Things didn’t go exactly as I planned in the 1994 Olympics. But I can say that I truly cherish the memories and the friendships I forged with my fellow Olympians. I’m still honored that Prince Albert of Monaco invited me to come watch his competition at those games, and even more honored when he agreed to be a contributor of what has become my best-selling book. Prince Albert shared with me that despite all he has done as a ruler for Monaco, it is his experience as an Olympian that has most shaped his life....
Prince Albert II
(Story excerpt from When Turtles Fly: Secrets of Successful People Who Know How to Stick Their Necks Out
“On deck, a bobsled team that is new to the Olympic track…Monaco! And surprisingly, holding the reins is Monaco’s own Prince Albert II.”
I think my bobsledding surprised many people—or “troubled many people” may be a more appropriate phrase. I know most everyone envisioned me sitting on a royal throne rather than in the driver’s seat of an Olympic bobsled. Quite frankly, those closest to me were likely more comfortable with that “royal” picture as well.
As I visualized the undulating turns and dips that I would soon encounter, watched by a quarter of the world’s population, my nerves began to dance and my pulse quickened. Soon I would be experiencing that tingly feeling I had before every bobsled run.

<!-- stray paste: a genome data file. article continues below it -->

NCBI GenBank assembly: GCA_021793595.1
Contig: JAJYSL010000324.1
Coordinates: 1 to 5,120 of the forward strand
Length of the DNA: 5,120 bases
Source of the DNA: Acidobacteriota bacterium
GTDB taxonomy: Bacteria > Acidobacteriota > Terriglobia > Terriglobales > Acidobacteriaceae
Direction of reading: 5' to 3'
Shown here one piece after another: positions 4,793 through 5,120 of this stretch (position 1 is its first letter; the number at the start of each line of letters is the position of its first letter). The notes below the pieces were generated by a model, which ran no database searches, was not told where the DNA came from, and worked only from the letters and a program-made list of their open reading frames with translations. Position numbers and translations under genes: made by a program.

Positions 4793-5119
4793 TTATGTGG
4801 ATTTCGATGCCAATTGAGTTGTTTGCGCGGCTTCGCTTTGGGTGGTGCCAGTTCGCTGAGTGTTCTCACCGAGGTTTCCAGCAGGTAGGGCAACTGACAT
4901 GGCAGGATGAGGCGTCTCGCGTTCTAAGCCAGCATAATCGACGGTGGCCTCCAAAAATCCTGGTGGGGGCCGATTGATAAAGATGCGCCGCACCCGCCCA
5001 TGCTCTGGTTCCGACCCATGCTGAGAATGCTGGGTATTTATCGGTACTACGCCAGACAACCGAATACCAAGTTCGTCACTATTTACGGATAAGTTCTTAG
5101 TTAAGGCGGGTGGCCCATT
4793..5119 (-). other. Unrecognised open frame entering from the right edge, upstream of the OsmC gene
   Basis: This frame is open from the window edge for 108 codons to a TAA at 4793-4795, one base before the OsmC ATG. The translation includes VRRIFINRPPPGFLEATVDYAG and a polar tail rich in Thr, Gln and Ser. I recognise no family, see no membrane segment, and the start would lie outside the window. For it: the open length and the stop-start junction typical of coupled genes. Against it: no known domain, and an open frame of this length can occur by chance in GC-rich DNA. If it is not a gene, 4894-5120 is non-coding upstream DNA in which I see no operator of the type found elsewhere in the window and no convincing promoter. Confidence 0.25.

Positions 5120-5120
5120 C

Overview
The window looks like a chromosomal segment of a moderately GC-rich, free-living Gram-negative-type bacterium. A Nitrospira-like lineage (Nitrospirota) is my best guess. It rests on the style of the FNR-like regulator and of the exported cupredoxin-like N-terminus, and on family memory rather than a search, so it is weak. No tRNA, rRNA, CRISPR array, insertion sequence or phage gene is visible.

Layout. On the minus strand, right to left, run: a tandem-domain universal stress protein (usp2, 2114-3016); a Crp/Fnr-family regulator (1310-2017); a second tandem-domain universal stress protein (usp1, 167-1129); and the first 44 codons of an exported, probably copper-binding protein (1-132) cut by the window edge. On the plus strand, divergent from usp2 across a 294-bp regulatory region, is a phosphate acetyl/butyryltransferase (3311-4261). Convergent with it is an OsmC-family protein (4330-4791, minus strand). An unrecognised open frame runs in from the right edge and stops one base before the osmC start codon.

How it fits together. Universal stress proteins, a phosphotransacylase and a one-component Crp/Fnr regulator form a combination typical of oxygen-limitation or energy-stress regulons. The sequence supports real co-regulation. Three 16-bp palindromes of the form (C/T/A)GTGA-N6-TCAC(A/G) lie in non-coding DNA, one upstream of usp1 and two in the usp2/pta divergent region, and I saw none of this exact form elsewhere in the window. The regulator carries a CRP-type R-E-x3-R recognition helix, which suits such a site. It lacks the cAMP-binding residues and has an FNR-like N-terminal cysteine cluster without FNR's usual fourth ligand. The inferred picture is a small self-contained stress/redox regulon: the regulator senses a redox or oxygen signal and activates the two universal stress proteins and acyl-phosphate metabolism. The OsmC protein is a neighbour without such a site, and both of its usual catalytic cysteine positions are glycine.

It was that same tingly sensation I would feel many years later, when confronted with the daunting task of speaking in front of over eight hundred dignitaries at the United Nations. But the years I spent testing my nerves at the top of various bobsled tracks around the world gave me the strength and bravado that I would need to conquer my fears.
I found myself hating my internal reactions to the danger, but somehow craving it at the same time. That danger always brought on a feeling of uncertainty, where I questioned if I was actually up to the challenge. There were even times when I wondered if I would survive the run.